I like this presenntation because it was very easy to flip throught he pixes: Fruits, seeds, fish or any heathy protein, healthy carbs, and ofcourse exercise!
See? I even got it memorized. ( Almost!)

HEATHERLILA

7/28/2011 11:10:58 AM

HEATHERLILA's SparkPage
I know mine was low, now I know how to get it back up there!

REBORN4EVER

7/28/2011 10:16:53 AM

As with anything - moderation is the key! However, for those of us who can not consume nuts or anything with seeds challenges are ever present. I choose to supplement with walnut oil, or flaxseed oil. Both can be made into a balsamic vinagrette and both are delicious.

TINABERG1

7/28/2011 10:15:37 AM

I eat mostly healthy -- I have joined the YMCA...my numbers will hopefully be awesome next blood test!!! Thanks!

SKINNYMINNIE25

7/28/2011 9:50:50 AM

SKINNYMINNIE25's SparkPage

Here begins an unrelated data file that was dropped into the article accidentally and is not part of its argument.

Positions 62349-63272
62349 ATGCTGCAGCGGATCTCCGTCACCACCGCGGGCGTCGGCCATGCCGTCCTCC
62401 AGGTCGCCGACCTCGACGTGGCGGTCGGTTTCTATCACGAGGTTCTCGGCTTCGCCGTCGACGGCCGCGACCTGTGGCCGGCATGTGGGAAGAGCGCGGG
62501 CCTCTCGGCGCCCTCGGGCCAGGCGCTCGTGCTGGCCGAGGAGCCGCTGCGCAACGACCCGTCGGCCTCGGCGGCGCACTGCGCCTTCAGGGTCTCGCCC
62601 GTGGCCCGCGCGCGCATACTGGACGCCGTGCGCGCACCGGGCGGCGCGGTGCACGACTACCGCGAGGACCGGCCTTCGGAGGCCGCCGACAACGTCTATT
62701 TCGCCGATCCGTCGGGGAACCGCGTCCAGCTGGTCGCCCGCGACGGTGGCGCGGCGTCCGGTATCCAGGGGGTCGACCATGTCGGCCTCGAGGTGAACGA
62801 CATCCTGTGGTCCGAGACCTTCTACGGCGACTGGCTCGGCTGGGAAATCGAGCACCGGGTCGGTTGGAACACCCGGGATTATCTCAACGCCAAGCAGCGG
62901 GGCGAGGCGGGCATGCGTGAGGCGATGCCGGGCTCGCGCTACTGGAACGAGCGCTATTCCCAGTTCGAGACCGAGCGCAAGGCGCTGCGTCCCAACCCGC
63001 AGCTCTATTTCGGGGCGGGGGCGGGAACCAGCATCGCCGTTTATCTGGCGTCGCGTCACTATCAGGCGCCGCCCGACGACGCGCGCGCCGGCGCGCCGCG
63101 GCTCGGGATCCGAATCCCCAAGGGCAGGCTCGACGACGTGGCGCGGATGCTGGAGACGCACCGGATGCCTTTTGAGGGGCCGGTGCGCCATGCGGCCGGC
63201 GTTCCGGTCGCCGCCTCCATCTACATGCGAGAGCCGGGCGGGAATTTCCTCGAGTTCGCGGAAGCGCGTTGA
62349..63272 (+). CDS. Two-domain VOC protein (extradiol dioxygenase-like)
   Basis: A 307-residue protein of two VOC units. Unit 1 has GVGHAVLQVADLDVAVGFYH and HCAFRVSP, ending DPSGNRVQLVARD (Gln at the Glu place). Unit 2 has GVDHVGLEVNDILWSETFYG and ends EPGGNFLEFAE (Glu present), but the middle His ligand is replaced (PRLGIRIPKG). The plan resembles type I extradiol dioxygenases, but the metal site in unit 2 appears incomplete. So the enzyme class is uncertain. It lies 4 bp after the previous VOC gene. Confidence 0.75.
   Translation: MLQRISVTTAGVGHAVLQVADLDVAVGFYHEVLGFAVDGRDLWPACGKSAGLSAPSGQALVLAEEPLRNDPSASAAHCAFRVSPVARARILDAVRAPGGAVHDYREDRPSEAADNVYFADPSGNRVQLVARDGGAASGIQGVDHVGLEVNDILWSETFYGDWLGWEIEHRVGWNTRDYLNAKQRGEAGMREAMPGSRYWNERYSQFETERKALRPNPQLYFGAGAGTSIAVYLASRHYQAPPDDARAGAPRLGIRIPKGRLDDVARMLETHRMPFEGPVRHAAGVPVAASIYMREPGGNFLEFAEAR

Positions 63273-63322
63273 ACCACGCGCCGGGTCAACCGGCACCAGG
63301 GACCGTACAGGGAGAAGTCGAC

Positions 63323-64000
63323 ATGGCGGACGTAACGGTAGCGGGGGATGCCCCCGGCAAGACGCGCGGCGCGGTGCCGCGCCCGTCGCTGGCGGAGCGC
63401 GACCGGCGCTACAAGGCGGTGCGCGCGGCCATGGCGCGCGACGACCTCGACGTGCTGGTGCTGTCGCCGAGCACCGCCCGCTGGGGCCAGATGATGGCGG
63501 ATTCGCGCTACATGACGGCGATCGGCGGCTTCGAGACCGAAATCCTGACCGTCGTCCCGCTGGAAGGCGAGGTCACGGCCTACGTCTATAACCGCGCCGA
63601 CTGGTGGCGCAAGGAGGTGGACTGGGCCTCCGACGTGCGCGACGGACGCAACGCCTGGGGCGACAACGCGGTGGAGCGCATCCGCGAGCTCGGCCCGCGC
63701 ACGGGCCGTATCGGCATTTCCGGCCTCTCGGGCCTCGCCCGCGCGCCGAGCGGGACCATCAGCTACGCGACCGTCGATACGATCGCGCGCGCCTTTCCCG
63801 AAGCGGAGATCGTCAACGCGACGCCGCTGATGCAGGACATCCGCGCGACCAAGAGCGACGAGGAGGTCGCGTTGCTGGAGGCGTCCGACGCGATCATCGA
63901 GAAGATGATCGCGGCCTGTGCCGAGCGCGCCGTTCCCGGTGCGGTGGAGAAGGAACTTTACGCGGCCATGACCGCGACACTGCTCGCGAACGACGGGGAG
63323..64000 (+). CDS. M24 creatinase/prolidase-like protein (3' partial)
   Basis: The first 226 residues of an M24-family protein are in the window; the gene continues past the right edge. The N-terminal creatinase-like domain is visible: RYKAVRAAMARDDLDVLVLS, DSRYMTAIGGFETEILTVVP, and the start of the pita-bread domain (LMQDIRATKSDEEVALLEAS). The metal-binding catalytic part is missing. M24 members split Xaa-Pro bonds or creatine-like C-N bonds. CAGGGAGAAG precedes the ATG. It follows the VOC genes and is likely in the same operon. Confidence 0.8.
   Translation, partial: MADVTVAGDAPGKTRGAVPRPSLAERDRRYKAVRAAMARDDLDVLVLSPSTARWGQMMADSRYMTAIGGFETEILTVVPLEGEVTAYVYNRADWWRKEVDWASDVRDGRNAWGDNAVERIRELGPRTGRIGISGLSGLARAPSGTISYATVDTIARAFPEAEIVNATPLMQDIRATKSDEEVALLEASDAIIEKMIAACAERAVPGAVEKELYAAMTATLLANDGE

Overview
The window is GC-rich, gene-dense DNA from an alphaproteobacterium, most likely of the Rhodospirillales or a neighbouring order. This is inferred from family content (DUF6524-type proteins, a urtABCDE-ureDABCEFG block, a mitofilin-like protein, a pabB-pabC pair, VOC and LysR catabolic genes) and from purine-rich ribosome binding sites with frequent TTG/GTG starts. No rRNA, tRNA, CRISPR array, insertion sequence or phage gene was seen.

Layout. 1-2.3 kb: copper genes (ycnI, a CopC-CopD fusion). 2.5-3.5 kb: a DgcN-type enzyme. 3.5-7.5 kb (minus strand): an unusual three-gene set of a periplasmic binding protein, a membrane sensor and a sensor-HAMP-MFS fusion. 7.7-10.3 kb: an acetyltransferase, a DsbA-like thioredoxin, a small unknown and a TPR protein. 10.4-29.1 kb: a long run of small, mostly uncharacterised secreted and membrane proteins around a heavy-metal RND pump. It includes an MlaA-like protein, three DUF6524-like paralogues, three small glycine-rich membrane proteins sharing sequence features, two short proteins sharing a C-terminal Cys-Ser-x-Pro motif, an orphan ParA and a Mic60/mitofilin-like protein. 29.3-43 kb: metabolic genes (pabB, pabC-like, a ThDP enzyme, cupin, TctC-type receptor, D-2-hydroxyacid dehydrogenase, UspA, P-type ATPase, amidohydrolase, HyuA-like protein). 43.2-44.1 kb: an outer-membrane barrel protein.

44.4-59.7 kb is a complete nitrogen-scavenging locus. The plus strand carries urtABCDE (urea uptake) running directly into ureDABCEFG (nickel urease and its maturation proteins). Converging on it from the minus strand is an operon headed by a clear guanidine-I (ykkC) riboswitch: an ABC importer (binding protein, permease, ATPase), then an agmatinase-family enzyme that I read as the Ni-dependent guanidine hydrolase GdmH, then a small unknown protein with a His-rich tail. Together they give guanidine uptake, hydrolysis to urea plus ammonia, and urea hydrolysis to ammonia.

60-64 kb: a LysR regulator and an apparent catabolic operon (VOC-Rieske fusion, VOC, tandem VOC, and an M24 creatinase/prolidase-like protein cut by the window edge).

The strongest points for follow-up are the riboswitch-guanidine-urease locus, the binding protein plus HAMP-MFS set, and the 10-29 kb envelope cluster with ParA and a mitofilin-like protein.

If you want olive oil, throw a couple of olives in your salad. That way you get the fiber. Oil of any kind is highly concentrated fat. Not a necessary part of any healthy diet. Raise your HDL? exercise and a high fiber, low fat plant based diet.

SANDYJH3

7/28/2011 7:57:47 AM

When it comes to nuts, moderation on those as my husband's heart doctor told him that any nuts can raise your triglycerides, as well as olive oil. The doctor suggested balsamic vinaigrette on salad, which is delicious. Now, prunes, although they may raise HDL's are loaded with sugar, which ends up as belly fat. Why not the plum instead?
I read if you are going to use any olive oil, moderately of course, buy the Italian, cold pressed, extra virgin in a dark bottle for the best benefits of the oils chemistry.

JBPORTAYE

7/28/2011 6:30:10 AM

Thanks for the information

PRAIRIECROCUS

6/23/2011 12:10:19 PM

PRAIRIECROCUS's SparkPage
It is nice to see, at a glance, what foods I should be eating, to improve my HDL !
Thanks for the slideshow !

Comment Pages (6 total)
[6]